All right, look. The L.A. Dodgers technically don’t need anything. When you’re a performance juggernaut backed by a nigh-unlimited payroll, cruising through the regular season with a 64-29 record (that’s a 111 win pace, BTW), you’re pretty much just fine-tuning things for the postseason. That’s the place the Dodgers have not had much recent success.
Despite winning the N.L. West the past four years in a row, the Dodgers have only made the N.L. Championship Series twice (lost both times in 6 games) and haven’t been to the World Series at all since 1988. Meanwhile their N.L. West counterparts, the San Francisco Giants, have won the World Series three times since 2010.
The Dodgers don’t need anything, but they’ll probably fritter around the edges with their thoughts on creating a solid World Series-capable roster. I’m sure L.A. Dodgers’ GM Farhan Zaidi is reading this, so I present to you a package deal that can suit two of your items on your not-needed-more-like-wanted list — a LH reliever and a good bench bat — in the form of Tony Watson and John Jaso.
I’m going to back up a half step for a second. Yes, the Pirates are on an uptick and Starling Marte is just coming back. The pitching is solid, the bats are alive, and Felipe Rivero is covered in sweet baby panda fur and unicorn horn dust. But let’s be real about the Pirates’ prospects of making the postseason — they’re not good. I can’t take any team seriously until they’re at least .500 and the Pirates are still three games under that mark. They’re 6 games back of the Brewers in the division, with the Cubs and Cards still between them, too. The Pirates certainly aren’t going to run down the Rockies (54-41) or the Diamondbacks (53-39) for a Wild Card.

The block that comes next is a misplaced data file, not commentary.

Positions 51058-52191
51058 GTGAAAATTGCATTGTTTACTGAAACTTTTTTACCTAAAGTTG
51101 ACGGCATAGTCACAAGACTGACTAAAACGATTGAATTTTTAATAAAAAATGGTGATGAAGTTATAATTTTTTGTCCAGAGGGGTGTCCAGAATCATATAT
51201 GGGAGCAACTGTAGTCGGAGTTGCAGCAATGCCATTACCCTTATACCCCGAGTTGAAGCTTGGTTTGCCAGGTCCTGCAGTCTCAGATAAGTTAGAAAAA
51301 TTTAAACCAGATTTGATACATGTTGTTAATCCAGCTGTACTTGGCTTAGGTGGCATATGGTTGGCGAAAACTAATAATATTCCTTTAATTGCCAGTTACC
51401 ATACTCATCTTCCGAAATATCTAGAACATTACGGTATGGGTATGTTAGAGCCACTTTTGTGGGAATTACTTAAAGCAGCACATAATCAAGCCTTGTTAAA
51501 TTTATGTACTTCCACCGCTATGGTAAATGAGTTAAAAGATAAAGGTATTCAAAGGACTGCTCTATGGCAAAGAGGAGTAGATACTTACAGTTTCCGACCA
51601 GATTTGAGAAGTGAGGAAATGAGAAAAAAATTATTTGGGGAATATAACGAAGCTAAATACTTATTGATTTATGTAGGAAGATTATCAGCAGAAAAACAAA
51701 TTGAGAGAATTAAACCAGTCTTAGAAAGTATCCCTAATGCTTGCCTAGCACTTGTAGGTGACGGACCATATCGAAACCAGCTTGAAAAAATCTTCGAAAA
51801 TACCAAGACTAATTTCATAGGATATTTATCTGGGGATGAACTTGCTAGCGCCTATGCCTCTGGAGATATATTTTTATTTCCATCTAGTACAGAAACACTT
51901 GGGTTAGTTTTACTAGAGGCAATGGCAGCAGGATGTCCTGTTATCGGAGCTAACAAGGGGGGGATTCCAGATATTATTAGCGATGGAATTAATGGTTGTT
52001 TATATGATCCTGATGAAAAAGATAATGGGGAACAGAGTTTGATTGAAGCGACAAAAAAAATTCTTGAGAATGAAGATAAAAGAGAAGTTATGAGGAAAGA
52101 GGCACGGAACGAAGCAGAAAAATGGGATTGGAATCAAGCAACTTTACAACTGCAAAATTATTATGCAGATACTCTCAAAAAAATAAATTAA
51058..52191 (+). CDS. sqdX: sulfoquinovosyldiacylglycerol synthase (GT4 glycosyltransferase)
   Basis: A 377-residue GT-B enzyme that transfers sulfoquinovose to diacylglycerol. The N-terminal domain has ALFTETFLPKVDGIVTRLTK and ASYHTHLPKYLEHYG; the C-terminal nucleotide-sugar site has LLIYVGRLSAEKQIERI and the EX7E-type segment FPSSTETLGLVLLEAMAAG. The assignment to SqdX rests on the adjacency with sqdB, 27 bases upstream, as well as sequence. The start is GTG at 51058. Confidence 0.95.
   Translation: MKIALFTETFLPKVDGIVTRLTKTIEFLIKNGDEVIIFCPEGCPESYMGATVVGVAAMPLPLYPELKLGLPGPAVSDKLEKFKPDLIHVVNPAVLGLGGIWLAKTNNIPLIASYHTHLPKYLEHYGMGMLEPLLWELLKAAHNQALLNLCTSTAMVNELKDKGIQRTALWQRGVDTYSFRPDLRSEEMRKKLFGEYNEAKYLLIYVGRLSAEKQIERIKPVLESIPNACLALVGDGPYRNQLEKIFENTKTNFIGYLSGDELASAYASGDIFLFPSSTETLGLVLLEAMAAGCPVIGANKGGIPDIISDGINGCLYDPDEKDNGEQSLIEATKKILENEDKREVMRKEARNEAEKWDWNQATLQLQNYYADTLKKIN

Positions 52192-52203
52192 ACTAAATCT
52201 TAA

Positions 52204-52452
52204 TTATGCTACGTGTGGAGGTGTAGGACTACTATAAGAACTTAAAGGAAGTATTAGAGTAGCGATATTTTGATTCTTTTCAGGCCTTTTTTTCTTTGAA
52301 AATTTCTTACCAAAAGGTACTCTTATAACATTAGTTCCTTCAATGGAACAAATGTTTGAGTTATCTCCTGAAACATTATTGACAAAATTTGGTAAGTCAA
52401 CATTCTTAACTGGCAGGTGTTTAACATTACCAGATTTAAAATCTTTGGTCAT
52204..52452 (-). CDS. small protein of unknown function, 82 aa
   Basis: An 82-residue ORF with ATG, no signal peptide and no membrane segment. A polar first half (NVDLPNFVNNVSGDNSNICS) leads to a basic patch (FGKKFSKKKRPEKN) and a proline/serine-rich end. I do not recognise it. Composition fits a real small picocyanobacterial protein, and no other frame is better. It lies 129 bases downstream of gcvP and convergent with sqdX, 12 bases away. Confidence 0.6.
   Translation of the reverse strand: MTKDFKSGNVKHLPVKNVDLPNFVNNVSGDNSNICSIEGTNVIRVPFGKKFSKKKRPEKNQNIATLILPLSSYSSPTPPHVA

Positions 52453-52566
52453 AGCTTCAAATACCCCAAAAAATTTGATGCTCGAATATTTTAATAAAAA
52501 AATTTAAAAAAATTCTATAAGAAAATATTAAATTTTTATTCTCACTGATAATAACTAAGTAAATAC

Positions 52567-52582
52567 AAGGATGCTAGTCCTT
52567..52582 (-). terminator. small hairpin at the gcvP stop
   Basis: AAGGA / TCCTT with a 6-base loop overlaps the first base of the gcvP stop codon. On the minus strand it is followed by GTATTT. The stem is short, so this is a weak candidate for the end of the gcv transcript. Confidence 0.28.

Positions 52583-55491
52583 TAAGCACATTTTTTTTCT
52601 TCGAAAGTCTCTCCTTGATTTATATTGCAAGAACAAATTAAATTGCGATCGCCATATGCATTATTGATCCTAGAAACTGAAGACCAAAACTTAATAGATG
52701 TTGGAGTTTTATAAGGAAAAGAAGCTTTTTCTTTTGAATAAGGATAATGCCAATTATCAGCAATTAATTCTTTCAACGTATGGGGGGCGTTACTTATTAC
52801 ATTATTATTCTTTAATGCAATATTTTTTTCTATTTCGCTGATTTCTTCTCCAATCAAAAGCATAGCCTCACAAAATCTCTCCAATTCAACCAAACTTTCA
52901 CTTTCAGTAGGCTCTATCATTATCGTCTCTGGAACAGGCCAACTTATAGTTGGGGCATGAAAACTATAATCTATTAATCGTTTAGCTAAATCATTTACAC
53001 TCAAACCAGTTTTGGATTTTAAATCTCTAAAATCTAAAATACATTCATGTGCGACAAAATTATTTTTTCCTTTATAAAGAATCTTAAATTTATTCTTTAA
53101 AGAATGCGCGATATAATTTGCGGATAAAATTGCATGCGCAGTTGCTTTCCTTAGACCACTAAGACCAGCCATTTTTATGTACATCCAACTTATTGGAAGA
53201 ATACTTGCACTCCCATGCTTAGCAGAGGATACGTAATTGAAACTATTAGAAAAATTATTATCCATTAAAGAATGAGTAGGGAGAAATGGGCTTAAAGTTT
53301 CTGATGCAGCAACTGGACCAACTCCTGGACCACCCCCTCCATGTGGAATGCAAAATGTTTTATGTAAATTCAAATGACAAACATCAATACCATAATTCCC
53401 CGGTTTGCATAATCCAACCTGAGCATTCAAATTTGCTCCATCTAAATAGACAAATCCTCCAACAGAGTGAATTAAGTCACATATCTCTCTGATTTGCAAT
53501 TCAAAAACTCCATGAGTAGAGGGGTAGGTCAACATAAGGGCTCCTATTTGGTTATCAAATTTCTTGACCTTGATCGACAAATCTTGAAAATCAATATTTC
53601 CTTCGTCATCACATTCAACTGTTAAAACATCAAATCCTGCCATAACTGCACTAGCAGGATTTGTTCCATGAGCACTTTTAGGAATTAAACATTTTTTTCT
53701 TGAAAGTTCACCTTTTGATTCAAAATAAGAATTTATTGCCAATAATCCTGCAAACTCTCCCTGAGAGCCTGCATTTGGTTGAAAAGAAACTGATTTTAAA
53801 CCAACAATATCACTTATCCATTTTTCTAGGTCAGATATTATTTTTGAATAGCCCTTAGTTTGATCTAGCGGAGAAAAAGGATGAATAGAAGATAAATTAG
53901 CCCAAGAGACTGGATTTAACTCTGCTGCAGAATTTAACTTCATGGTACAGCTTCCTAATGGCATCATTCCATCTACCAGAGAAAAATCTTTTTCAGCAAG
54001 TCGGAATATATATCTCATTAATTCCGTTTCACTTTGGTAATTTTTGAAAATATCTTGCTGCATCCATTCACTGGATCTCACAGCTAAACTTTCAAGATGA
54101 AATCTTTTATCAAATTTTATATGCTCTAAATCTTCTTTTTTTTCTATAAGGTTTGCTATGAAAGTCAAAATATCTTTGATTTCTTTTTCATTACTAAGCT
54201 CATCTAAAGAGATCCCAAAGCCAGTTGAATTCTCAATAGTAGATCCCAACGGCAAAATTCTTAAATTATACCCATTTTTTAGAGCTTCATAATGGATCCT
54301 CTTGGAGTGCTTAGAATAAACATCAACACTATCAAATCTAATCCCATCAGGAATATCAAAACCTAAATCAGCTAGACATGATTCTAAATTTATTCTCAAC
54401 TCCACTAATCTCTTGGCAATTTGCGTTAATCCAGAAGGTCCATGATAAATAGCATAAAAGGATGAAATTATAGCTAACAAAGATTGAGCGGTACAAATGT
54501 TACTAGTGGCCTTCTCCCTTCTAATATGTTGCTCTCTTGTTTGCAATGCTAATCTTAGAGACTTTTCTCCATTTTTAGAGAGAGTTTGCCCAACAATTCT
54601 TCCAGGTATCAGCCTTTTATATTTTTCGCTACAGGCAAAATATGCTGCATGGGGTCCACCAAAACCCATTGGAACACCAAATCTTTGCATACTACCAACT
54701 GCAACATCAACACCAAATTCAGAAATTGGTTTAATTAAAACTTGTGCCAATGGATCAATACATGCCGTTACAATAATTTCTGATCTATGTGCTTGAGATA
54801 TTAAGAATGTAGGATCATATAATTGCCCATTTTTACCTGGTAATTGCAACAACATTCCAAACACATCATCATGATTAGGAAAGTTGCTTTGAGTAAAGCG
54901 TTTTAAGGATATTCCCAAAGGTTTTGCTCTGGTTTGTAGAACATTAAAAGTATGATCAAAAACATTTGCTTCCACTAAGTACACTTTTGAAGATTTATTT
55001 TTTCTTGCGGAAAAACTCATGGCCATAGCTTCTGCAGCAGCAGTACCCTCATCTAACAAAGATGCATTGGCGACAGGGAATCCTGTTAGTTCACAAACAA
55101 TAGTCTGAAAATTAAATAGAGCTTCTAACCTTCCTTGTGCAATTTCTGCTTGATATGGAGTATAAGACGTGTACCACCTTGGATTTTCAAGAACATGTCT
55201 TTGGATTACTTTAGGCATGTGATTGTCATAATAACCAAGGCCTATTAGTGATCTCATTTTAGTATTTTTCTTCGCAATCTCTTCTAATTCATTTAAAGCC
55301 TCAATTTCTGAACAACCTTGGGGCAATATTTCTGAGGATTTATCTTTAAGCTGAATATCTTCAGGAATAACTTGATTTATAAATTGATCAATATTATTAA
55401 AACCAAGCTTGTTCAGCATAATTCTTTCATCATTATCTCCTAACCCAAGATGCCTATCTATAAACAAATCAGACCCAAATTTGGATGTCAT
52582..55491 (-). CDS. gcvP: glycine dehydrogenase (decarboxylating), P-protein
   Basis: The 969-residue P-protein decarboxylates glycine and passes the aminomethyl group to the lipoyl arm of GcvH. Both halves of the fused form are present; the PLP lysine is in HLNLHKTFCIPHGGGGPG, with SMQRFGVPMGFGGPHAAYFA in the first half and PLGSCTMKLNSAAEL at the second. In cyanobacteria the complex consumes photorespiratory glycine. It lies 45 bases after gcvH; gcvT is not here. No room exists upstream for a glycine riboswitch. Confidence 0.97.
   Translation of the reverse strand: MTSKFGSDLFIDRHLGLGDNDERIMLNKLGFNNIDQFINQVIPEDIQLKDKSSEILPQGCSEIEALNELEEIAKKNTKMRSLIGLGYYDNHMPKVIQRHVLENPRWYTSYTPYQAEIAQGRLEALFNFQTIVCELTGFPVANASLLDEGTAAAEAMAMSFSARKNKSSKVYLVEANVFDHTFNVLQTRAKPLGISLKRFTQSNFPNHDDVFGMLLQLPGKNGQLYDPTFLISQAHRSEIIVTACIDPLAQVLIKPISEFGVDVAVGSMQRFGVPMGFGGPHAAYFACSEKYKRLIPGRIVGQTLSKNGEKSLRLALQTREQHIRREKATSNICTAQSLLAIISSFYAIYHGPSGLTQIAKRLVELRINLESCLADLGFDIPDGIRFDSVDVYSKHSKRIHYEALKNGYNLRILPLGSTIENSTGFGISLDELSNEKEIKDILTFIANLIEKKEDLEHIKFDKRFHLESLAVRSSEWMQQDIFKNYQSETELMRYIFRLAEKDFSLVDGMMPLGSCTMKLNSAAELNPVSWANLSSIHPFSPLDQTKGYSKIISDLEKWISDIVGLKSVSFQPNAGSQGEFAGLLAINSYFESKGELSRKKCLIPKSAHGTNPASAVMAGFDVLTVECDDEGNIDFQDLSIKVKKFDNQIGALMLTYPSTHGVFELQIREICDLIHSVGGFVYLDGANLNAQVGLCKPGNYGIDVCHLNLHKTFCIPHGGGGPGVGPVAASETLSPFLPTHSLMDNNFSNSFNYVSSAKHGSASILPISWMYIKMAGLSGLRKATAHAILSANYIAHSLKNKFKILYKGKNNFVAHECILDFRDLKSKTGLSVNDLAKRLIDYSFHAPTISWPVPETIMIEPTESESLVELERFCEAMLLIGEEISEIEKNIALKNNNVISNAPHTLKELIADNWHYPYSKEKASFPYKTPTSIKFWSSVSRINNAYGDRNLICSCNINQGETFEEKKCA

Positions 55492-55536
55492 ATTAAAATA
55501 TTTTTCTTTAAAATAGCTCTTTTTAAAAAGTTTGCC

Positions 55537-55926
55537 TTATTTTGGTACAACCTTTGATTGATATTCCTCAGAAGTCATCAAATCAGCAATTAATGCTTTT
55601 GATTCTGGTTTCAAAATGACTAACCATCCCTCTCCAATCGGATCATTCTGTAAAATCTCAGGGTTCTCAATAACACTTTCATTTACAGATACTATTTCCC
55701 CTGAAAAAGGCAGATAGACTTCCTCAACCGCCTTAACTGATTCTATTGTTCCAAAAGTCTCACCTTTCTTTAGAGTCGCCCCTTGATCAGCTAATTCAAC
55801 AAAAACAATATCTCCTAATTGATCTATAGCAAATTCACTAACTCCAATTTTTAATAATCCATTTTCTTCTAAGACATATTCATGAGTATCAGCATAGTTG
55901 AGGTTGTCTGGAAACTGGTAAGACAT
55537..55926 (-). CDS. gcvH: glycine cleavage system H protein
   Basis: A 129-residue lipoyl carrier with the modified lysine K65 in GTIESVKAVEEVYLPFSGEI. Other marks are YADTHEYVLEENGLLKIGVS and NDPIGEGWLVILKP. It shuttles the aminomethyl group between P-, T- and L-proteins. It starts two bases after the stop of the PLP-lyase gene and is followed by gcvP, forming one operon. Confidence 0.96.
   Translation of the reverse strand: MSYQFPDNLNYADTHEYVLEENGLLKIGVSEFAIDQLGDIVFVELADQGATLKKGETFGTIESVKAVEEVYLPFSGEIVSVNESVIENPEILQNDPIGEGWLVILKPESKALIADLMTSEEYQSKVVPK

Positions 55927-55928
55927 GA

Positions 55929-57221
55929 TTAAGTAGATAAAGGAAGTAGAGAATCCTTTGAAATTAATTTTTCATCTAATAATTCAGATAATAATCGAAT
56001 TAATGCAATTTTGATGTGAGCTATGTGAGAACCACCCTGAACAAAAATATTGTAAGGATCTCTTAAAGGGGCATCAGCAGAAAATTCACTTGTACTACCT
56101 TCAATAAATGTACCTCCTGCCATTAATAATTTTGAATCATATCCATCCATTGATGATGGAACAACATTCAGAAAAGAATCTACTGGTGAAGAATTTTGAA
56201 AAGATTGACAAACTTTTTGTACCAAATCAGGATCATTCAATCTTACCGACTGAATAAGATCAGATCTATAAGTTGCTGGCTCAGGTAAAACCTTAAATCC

I’m not suggesting a fire sale. In fact, with some tweaks to the roster and better off-the-field decisions by the players, I think this team can bounce right back into the mix in 2018. So my suggestion of trading Watson & Jaso is not to signal the beginning of the end of this core, but rather a prudent offsell of expiring assets for ones that can help in 2018. Think of the Mark Melancon for Felipe Rivero/Taylor Hearn model…just not as good.
The Dodgers have so many great players, especially on their pitching staff, that they have figured out a way to game the system in order to maximize the use of all of them. With the advent of the new 10-day DL this year, the L.A. Dodgers are shunting all their starters not named Clayton Kershaw onto the 10-day DL in order to keep their injury-prone arms fresh. Aside from the demi-god Kershaw, 5 other Dodgers have started at least 12 games, plus phenom Julio Urias started 5 games before being lost to a shoulder injury. And for 2018, they have all six of those starters that have hurled at least 12 games under contract plus Scott Kazmir, who has yet to pitch in 2017 due to a hip injury.
Enter Ross Stripling. The 27-year old Stripling is buried on the starting pitcher depth chart, even after taking the bump 14 times last year, including his debut when he took a no-hitter into the 8th inning. But this year he’s been confined to middle relief, including a lot of appearances in the 5th and 6th innings. He’s acquitted himself well in 2017 with a 9.60 K/9 and 2.23 BB/9 ratio, leading to a 3.79 ERA/2.73 FIP duo in his 24 appearances. I’m only 38% joking when I say that Stripling could wander out of the clubhouse and no one would really notice he’s gone at this point.
Stripling has five years of team control after this year, with two at minimum-salary scale and three years of standard arbitration. He could challenge Chad Kuhl or Trevor Williams for a spot in the rotation or help solidify the 7th inning for the Pirates moving forward.
And because it’s the trade deadline and you can hold teams up, I’d have the Dodgers add in the 25-year old Brock Stewart, too. Stewart was brought up as a starter, but his profile is more of a reliever at this point. He’s got a 3 pitch mix of a 94 mph FB, 87 mph, and 83 mph changeup. With the way his service time has been handled, he’ll still have a full six years of team control after this one.
Tony Watson may not bring back much on his own at this point, due to his declining performance over the past calendar year. John Jaso may not bring back much on his own, as he’s probably viewed as a bench bat/pinch hitter by most contending teams. But if the Pirates can package them together, there may be strength in numbers, especially to a team with strong enough wants.